In classical electromagnetism, magnetization (magnetisation in British English) or magnetic polarization (magnetic polarisation in British English) is the vector field that expresses the density of permanent or induced magnetic dipole moments in a magnetic material. The origin of the magnetic moments responsible for magnetization can be either microscopic electric currents resulting from the motion of electrons in atoms, or the spin of the electrons or the nuclei. Net magnetization results from the response of a material to an external magnetic field, together with any unbalanced magnetic dipole moments that may be inherent in the material itself; for example, in ferromagnets. Magnetization is not always uniform within a body, but rather varies between different points. Magnetization also describes how a material responds to an applied magnetic field as well as the way the material changes the magnetic field, and can be used to calculate the forces that result from those interactions. It can be compared to electric polarization, which is the measure of the corresponding response of a material to an electric field in electrostatics. Physicists and engineers usually define magnetization as the quantity of magnetic moment per unit volume. It is represented by a pseudovector M.
The magnetization field or M-field can be defined according to the following equation:
Where dm is the elementary magnetic moment and dV is the volume element; in other words, the M-field is the distribution of magnetic moments in the region or manifold concerned. This is better illustrated through the following relation:
where m is an ordinary magnetic moment and the triple integral denotes integration over a volume. This makes the M-field completely analogous to the electric polarisation field, or P-field, used to determine the electric dipole moment p generated by a similar region or manifold with such a polarization:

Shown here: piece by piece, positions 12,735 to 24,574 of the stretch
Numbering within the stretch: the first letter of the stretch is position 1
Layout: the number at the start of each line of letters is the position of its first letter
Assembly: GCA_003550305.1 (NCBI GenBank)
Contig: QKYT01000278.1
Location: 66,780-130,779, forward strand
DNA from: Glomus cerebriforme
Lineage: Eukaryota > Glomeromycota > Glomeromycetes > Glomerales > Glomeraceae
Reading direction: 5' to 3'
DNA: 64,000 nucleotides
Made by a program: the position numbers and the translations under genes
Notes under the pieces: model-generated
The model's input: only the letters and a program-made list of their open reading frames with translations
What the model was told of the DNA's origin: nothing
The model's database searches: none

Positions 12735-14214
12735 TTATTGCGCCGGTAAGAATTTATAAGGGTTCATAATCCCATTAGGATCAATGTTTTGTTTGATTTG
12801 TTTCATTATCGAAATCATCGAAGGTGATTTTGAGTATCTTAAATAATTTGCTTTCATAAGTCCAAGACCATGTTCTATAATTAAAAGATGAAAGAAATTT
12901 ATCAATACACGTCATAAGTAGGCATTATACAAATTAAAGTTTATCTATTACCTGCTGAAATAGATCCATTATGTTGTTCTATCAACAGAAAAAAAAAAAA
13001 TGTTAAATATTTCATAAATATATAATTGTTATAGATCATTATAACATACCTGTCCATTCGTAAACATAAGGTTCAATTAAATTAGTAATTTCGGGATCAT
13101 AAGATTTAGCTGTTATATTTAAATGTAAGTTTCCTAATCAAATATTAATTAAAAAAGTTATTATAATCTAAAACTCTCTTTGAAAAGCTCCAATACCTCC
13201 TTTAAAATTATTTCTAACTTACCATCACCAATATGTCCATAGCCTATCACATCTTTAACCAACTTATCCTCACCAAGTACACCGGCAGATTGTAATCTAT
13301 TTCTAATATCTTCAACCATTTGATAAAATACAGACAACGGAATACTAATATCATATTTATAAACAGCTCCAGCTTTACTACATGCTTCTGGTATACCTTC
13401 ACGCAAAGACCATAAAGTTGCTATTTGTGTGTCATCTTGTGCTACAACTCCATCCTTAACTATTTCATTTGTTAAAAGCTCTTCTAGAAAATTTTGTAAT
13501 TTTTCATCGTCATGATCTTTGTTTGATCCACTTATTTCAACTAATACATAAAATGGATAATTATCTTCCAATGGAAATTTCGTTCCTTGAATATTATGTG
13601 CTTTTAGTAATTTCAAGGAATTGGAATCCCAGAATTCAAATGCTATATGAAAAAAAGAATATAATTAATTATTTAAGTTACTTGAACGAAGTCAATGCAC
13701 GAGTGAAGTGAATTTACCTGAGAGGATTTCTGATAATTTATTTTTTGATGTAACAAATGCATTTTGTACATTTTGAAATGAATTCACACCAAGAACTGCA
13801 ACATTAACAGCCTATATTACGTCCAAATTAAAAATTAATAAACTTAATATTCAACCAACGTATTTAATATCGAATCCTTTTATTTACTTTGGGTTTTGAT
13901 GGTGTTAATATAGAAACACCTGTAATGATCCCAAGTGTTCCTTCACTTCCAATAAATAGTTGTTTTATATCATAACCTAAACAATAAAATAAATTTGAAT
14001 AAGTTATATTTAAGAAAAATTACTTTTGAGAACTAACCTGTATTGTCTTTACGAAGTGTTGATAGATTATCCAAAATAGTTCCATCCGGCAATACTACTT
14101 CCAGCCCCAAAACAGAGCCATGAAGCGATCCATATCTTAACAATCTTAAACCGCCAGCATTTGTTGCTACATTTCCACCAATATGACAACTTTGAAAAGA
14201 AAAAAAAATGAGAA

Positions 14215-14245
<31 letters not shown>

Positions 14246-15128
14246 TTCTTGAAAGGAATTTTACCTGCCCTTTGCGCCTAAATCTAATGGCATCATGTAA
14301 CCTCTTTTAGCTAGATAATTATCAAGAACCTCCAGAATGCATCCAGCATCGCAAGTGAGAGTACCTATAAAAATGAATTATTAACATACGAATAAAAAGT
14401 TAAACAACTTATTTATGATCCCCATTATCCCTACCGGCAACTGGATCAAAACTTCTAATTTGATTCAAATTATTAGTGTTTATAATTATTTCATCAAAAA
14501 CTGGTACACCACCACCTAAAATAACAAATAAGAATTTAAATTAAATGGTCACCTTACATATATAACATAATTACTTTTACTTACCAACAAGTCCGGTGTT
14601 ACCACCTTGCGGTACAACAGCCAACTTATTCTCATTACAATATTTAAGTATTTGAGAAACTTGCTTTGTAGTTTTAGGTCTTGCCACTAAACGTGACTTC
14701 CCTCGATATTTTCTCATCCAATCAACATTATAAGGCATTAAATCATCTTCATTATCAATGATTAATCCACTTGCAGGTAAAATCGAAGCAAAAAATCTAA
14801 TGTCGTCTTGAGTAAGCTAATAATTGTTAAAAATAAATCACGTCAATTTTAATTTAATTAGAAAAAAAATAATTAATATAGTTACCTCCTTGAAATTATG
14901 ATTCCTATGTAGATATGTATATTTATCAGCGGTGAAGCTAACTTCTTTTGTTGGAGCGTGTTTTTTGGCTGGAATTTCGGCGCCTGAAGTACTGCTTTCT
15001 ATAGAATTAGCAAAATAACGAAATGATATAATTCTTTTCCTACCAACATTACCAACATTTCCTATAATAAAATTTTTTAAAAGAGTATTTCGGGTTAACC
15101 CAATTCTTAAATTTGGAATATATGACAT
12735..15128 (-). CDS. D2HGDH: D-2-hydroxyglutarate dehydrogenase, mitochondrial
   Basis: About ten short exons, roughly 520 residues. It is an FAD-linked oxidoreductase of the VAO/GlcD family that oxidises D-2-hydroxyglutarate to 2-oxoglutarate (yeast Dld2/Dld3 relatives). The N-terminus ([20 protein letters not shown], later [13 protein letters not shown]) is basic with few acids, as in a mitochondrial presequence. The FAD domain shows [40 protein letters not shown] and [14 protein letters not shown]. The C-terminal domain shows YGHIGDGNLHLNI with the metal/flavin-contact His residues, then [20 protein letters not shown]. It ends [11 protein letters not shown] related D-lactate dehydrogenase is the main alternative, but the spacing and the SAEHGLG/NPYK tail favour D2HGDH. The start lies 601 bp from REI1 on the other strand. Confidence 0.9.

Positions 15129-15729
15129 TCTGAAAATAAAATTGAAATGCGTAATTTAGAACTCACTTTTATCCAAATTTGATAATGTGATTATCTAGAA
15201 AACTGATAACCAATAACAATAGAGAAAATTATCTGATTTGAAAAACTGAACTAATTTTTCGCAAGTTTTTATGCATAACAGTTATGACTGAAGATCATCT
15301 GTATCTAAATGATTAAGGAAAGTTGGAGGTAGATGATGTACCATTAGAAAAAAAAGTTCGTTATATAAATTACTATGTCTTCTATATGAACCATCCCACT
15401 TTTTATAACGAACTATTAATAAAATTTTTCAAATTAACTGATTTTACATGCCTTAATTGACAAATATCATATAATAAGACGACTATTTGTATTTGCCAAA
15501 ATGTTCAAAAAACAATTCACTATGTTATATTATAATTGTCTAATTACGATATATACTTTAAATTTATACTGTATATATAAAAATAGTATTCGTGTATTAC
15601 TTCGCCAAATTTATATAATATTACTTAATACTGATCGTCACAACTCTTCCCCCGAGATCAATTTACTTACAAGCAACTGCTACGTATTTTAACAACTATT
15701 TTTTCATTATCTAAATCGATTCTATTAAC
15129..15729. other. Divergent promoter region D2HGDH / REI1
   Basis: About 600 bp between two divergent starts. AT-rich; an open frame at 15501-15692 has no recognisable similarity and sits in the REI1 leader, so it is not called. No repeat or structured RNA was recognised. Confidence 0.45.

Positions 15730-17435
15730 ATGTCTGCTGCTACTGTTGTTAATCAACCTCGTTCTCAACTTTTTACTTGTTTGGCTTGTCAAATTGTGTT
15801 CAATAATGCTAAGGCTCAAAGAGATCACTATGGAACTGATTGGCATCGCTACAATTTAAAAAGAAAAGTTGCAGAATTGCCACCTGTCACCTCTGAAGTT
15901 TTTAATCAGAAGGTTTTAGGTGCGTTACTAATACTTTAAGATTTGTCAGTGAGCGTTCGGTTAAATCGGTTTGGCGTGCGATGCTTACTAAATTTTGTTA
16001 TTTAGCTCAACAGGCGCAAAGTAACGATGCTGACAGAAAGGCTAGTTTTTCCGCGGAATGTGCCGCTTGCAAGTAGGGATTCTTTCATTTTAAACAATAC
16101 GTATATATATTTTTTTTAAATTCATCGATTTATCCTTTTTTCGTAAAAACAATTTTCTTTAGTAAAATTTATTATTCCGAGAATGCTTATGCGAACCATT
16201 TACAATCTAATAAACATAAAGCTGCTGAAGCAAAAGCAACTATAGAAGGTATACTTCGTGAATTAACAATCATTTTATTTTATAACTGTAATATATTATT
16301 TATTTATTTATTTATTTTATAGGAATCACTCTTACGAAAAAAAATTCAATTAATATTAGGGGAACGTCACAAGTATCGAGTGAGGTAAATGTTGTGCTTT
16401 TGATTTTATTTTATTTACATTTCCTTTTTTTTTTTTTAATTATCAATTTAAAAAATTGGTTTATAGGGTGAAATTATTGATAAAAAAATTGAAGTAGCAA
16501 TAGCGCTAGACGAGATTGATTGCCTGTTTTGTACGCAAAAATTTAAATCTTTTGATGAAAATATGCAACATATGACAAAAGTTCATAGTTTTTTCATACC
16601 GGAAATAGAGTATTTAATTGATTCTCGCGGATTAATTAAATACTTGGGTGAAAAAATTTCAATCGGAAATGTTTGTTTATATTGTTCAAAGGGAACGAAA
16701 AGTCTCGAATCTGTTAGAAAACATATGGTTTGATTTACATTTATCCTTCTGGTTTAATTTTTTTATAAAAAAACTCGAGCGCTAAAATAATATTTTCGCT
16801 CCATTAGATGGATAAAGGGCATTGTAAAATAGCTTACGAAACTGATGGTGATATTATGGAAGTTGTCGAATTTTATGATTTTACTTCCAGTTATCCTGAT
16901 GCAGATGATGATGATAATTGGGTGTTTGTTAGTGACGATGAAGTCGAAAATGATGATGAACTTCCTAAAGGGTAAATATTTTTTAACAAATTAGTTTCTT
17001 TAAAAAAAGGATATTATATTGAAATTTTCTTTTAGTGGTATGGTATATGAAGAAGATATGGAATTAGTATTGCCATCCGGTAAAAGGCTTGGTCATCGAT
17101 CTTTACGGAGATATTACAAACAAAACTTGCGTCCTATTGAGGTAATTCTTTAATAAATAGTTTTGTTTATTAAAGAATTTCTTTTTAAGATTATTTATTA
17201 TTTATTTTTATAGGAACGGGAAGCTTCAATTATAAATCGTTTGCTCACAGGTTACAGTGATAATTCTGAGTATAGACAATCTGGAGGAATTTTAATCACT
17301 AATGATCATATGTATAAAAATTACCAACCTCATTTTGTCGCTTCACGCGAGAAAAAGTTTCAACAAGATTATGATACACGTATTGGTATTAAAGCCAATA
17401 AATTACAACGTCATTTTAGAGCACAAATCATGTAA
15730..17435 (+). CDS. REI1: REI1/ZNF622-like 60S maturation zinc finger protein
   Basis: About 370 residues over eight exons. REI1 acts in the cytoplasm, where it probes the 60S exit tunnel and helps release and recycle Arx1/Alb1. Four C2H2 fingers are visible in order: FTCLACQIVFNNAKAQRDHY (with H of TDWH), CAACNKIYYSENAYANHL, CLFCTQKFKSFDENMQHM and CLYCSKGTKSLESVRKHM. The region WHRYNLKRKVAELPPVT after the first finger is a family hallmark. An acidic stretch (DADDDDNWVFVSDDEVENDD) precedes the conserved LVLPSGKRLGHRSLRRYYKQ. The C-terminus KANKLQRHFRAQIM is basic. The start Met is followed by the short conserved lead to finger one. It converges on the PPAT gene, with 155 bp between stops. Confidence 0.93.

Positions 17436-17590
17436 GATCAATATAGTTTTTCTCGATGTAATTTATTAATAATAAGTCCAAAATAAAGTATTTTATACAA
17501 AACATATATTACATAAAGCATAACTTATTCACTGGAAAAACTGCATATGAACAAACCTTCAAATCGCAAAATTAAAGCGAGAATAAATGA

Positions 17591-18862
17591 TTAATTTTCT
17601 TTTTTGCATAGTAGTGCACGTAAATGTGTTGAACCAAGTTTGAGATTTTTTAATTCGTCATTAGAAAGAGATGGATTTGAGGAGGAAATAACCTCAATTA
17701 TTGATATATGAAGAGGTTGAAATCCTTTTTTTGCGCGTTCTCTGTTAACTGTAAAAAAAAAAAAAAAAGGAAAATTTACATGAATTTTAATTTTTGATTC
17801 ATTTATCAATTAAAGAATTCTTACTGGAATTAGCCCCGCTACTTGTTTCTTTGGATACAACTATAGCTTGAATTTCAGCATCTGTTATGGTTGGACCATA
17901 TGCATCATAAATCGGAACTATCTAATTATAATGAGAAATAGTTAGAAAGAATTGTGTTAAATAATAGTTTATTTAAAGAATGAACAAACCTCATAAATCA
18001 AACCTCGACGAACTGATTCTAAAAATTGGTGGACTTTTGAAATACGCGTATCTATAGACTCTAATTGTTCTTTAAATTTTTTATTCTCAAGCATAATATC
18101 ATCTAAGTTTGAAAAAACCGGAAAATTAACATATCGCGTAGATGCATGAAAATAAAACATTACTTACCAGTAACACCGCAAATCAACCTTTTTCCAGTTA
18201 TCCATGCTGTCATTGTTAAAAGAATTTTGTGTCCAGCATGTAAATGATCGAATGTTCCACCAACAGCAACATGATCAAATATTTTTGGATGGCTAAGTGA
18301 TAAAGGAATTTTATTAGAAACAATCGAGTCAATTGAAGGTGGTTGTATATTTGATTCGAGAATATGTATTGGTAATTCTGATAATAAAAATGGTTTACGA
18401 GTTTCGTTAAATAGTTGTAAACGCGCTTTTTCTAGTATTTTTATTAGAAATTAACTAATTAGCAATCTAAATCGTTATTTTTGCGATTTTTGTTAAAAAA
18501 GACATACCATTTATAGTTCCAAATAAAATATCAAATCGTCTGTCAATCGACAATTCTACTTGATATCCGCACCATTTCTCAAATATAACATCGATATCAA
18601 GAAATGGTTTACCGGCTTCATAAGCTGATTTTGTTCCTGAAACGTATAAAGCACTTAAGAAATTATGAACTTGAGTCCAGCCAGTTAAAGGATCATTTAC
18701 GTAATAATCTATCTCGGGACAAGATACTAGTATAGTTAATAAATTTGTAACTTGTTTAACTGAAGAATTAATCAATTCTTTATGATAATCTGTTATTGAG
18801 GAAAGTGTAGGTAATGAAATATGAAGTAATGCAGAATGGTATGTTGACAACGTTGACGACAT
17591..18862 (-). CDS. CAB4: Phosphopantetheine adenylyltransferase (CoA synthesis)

Where dp is the elementary electric dipole moment.
Those definitions of P and M as a "moments per unit volume" are widely adopted, though in some cases they can lead to ambiguities and paradoxes.
The magnetization is often not listed as a material parameter for commercially available ferromagnets. Instead the parameter that is listed is residual flux density, denoted . Physicists often need the magnetization to calculate the moment of a ferromagnet. To calculate the dipole moment m (A⋅m2) using the formula:
we have that
The magnetization defines the auxiliary magnetic field H as
where χm is called the volume magnetic susceptibility.
and for the bound surface current:
so that the total current density that enters Maxwell's equations is given by
where Jf is the electric current density of free charges (also called the free current), the second term is the contribution from the magnetization, and the last term is related to the electric polarization P.
In the absence of free electric currents and time-dependent effects, Maxwell's equations describing the magnetic quantities reduce to
These equations can be solved in analogy with electrostatic problems where
The time-dependent behavior of magnetization becomes important when considering nanoscale and nanosecond timescale magnetization. Rather than simply aligning with an applied field, the individual magnetic moments in a material begin to precess around the applied field and come into alignment through relaxation as energy is transferred into the lattice.
Magnetization reversal, also known as switching, refers to the process that leads to a 180° (arc) re-orientation of the magnetization vector with respect to its initial direction, from one stable orientation to the opposite one. Technologically, this is one of the most important processes in magnetism that is linked to the magnetic data storage process such as used in modern hard disk drives. As it is known today, there are only a few possible ways to reverse the magnetization of a metallic magnet:
Demagnetization is the reduction or elimination of magnetization. One way to do this is to heat the object above its Curie temperature, where thermal fluctuations have enough energy to overcome exchange interactions, the source of ferromagnetic order, and destroy that order. Another way is to pull it out of an electric coil with alternating current running through it, giving rise to fields that oppose the magnetization.
One application of demagnetization is to eliminate unwanted magnetic fields. For example, magnetic fields can interfere with electronic devices such as cell phones or computers, and with machining by making cuttings cling to their parent.
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